^^^ I think he is joking, since humans are 60% water, an increase in the # of humans would cause a decrease in the volume of water in the oceans. But I could be wrong.

I really like what techstepgener8tion and shlaifu said; articulating concepts in my mind I don't know how to put into words.


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Erewhon
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12 Oct 2019, 6:52 am

Blazingstar is right.
I did write in my last post "Fanta-Logic, a fantasy-logic, a humoristic-logic"

Right Naturalplastic, my native language is dutch, and the part of the planet i am living is called the netherlands.
To get the humor of the fanta-logic its important that you realise that a big part of the country here is lower than the sea level. :)

Image



naturalplastic
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12 Oct 2019, 7:53 am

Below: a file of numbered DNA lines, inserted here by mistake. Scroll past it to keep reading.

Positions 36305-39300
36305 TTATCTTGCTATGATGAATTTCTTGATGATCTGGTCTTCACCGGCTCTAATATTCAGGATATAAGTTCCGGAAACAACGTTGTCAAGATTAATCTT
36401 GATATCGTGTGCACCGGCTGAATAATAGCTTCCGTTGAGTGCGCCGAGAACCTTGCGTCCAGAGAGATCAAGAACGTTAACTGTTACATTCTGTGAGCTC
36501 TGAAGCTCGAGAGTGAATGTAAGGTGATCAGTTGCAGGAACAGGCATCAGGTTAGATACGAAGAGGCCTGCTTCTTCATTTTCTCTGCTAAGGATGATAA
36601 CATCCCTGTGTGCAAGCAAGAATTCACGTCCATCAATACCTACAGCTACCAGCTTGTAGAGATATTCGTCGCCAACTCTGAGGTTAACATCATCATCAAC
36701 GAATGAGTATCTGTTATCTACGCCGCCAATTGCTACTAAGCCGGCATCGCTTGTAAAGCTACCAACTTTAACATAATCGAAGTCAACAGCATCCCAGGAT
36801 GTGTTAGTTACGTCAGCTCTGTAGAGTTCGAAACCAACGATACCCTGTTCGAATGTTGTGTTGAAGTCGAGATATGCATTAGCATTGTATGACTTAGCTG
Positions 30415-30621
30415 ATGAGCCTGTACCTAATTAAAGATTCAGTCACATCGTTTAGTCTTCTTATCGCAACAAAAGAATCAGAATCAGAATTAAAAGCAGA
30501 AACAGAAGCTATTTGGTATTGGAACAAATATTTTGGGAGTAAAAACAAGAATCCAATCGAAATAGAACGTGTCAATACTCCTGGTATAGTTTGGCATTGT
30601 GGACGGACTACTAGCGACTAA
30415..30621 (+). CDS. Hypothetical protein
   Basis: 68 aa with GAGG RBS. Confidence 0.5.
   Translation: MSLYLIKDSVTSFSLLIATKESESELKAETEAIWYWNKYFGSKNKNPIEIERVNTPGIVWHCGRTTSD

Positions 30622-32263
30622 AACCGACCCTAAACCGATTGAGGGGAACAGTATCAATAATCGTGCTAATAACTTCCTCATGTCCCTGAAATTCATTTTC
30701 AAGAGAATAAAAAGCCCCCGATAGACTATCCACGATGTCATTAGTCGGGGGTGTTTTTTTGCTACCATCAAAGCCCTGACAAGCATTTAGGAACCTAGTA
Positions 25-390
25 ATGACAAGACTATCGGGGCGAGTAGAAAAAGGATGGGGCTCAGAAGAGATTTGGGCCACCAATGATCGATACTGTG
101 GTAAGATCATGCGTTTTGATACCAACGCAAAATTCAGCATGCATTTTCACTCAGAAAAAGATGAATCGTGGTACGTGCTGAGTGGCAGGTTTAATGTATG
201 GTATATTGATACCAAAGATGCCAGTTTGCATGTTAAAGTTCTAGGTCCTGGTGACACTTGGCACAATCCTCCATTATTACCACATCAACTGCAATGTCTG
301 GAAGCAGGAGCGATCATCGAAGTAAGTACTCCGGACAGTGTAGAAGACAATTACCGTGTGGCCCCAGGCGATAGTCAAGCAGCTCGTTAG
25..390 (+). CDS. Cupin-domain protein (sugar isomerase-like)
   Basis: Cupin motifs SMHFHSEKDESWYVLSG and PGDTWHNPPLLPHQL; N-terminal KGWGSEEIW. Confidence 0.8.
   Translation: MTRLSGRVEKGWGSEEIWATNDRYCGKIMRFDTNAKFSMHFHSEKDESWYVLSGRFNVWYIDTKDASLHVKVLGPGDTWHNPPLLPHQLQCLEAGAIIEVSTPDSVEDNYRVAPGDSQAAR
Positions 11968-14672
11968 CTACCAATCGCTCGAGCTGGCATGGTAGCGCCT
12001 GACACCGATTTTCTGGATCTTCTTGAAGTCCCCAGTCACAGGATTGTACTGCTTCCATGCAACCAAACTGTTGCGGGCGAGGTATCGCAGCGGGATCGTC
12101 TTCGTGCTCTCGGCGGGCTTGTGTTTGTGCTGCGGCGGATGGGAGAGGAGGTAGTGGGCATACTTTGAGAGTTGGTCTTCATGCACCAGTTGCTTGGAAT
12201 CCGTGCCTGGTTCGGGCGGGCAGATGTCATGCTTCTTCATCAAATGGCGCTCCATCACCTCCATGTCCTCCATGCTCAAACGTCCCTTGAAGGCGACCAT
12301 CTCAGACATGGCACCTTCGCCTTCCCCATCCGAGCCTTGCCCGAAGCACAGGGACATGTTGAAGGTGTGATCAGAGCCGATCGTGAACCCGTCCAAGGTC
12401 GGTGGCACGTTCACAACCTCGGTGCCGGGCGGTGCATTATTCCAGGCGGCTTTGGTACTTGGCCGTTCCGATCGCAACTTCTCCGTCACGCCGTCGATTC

Questions Questions Questions.

If the pace of world trade were to speed up, increasing the tonnage of imports/exports, and even more cargo crossed the seas on ships, and since Archimedes taught us that "a floating object displaces its own weight in water", does that mean that if the economy improves, the increased number/size of cargo ships plying the seas will displace so much water that....it will spill over the dikes and flood the Netherlands (and New Orleans)?

The better the economy the more stuff will be floating in the sea on ships. So more water in the sea will be displaced at any given time. So...that extra water has gotta go SOME where!

Riddle me THAT!



naturalplastic
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12 Oct 2019, 8:35 am

Well...what about Erewhon's question?

Even if it is a joke...

Humans aren't the only species on earth, nor even the only on land.

So either an increase, or a decrease, in the number of humans just causes a reshuffling in the way the same amount of biomass on earth is "packaged". A decrease in human population means less biomass is our one human species, and more becomes other species of plants and animals. The overall total biomass stays about the same. Same with an increase. More humans means less of everything else. So the total remains the same. Ditto for the amount of water sequestered away from the sea in living organisms. Ergo human numbers don't effect the sea level IN THAT WAY.